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the Vista EULA allows self-help
From: David Farber <dave () farber net>
Date: Wed, 22 Nov 2006 17:46:55 -0500



Begin forwarded message:

From: Seva Batkin <sbatkin () gmail com>
Date: November 22, 2006 3:51:07 PM EST
To: dave () farber net
Subject: the Vista EULA allows self-help

Hi Dave,

I just wanted to point out that the following portions somewhat exaggerate the issue:

"Now if Microsoft breaches the contract it wrote, the Vista EULA, what are your rights? Well, according to the terms of the agreement you agreed to, "you can recover from Microsoft and its suppliers only direct damages up to the amount you paid for the software. You cannot recover any other damages, including consequential, lost profits, special, indirect or incidental damages." So if your entire network is shut down, and access to all your files permanently wiped out, you get your couple of hundred bucks back - at most. And, as far as I can tell, there are no warranties on the license, no assurance (like the kind you would get on a toaster oven or a lamp) that the thing actually works or does any of the things advertised. "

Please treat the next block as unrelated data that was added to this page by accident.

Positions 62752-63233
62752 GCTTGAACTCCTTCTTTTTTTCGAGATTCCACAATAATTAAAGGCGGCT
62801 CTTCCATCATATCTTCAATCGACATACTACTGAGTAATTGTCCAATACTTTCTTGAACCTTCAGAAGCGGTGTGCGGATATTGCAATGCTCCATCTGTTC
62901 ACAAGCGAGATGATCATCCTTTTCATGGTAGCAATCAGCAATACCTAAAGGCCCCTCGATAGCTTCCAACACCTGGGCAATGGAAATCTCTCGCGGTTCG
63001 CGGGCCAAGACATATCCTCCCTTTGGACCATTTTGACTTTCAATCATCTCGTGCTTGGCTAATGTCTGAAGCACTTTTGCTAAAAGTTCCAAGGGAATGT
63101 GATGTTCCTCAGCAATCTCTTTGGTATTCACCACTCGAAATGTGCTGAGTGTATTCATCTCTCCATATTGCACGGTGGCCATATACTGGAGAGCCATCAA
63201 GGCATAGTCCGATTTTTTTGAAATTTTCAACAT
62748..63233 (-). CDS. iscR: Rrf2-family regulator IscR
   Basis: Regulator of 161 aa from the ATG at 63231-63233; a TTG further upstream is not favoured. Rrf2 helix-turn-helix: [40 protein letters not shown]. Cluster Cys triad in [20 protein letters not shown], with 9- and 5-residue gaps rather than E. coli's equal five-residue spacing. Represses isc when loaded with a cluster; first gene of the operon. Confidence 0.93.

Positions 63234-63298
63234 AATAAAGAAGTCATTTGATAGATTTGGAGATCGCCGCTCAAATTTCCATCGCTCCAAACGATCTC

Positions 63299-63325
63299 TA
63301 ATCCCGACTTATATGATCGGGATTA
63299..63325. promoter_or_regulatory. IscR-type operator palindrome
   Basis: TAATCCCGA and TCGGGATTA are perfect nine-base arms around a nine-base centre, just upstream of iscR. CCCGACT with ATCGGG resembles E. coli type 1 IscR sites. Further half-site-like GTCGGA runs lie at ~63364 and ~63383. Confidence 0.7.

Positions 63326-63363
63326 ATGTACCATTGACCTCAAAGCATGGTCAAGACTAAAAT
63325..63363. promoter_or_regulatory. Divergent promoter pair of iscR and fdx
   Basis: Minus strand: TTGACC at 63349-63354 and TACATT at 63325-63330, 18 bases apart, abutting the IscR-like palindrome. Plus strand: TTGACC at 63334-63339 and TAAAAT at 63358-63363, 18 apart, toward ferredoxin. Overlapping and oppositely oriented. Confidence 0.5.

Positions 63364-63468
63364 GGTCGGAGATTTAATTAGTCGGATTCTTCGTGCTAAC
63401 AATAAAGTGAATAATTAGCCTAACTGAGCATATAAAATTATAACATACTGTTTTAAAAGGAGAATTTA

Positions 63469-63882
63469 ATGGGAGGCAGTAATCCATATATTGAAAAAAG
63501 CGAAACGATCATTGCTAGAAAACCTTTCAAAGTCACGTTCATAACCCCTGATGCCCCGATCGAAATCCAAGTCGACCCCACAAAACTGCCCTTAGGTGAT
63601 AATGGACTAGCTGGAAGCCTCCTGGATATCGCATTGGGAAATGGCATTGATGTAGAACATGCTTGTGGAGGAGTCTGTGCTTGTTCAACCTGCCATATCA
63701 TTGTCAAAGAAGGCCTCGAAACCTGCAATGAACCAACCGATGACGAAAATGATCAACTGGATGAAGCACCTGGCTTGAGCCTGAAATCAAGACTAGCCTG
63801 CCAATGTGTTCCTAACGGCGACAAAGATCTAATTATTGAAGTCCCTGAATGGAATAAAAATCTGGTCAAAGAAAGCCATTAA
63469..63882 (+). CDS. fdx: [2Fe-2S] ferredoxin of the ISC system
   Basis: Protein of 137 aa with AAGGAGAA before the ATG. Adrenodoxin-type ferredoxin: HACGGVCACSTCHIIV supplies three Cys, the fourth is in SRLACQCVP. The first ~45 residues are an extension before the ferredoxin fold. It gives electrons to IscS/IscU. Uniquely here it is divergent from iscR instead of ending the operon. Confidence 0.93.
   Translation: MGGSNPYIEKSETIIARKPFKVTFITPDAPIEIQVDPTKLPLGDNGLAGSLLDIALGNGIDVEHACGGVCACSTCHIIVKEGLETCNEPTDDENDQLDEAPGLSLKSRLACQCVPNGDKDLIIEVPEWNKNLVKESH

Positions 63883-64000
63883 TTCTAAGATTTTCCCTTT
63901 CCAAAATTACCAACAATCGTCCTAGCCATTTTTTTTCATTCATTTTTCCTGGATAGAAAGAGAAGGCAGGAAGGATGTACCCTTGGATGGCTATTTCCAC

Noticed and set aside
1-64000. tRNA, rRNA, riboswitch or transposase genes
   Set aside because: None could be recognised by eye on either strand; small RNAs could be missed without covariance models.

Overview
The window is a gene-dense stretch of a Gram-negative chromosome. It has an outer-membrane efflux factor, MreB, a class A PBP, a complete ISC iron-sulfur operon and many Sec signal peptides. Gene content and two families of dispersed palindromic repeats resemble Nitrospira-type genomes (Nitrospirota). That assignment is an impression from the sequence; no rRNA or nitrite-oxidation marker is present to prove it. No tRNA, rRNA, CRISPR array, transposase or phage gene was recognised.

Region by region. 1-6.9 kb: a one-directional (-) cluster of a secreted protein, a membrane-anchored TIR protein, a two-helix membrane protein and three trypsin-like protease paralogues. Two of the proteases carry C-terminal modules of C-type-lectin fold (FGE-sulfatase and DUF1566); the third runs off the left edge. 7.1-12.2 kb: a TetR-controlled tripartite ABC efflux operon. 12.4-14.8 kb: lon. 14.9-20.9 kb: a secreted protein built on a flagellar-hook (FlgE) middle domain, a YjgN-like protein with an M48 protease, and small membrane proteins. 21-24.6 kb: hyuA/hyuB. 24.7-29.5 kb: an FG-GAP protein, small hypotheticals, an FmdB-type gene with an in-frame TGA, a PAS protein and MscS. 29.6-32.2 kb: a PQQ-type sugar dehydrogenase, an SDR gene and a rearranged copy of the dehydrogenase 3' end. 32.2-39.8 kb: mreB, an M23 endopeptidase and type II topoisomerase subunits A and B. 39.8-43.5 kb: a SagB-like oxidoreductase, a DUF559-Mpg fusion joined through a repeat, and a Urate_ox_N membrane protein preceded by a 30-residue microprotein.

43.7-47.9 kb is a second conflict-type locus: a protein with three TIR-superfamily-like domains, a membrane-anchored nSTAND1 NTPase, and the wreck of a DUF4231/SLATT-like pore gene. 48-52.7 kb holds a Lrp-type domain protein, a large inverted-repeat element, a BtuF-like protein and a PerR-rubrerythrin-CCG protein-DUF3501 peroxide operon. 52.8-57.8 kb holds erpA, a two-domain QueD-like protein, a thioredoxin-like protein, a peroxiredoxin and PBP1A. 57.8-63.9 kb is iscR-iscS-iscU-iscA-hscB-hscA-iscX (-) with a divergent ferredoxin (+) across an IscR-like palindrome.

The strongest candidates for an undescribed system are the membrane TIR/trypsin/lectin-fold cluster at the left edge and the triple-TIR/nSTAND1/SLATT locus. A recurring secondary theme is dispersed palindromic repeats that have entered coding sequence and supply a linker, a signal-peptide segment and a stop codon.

In reality, if you use Microsoft Windows to run your mission critical, or for that matter virtually any corporate network, your rights and obligations in relation to Microsoft are not governed by the EULA, but by the contract that your firm signed with MS or its distributor. Just like contracts with ISPs and Telcos, these provide for SLAs, for damages for non-compliance, etc. Frankly, why would anyone expect otherwise? Why would a company that sells you something for $200 want to assume a multi-million dollar risk? It wouldn't, and no other company does, AFAIK.

"What is worse, if you just want to get your money back (assuming Microsoft doesn't want to give it to you) then you have to file a lawsuit (probably in Redmond, Washington) under the laws of Washington State, and if (and only if) you can prove your case, and your damages, can you get your money back. "

I don't know if the EULA also contains a forum selection clause, but if it doesn't the rules for where it can be filed are rather broad, and more chance than not that you can file it wherever you live. Even if there is a forum selection clause, there is still a good argument to be made for filing a law suit in your own jurisdiction.

"You aren't entitled to, upon your belief that there was a breach of contract, simply walk up to the cash register at your local Fry's or Best Buy and take a couple of hundred bucks from the till. This is called "self help" (or theft) and is not generally allowed as a contract remedy."

When ARE you entitled to do that?

--
Thank You,

----------
Seva Batkin B.Eng.
Technology and Legal Research Services
Tel: (778) 389-7382
Fax: (604) 677-5345

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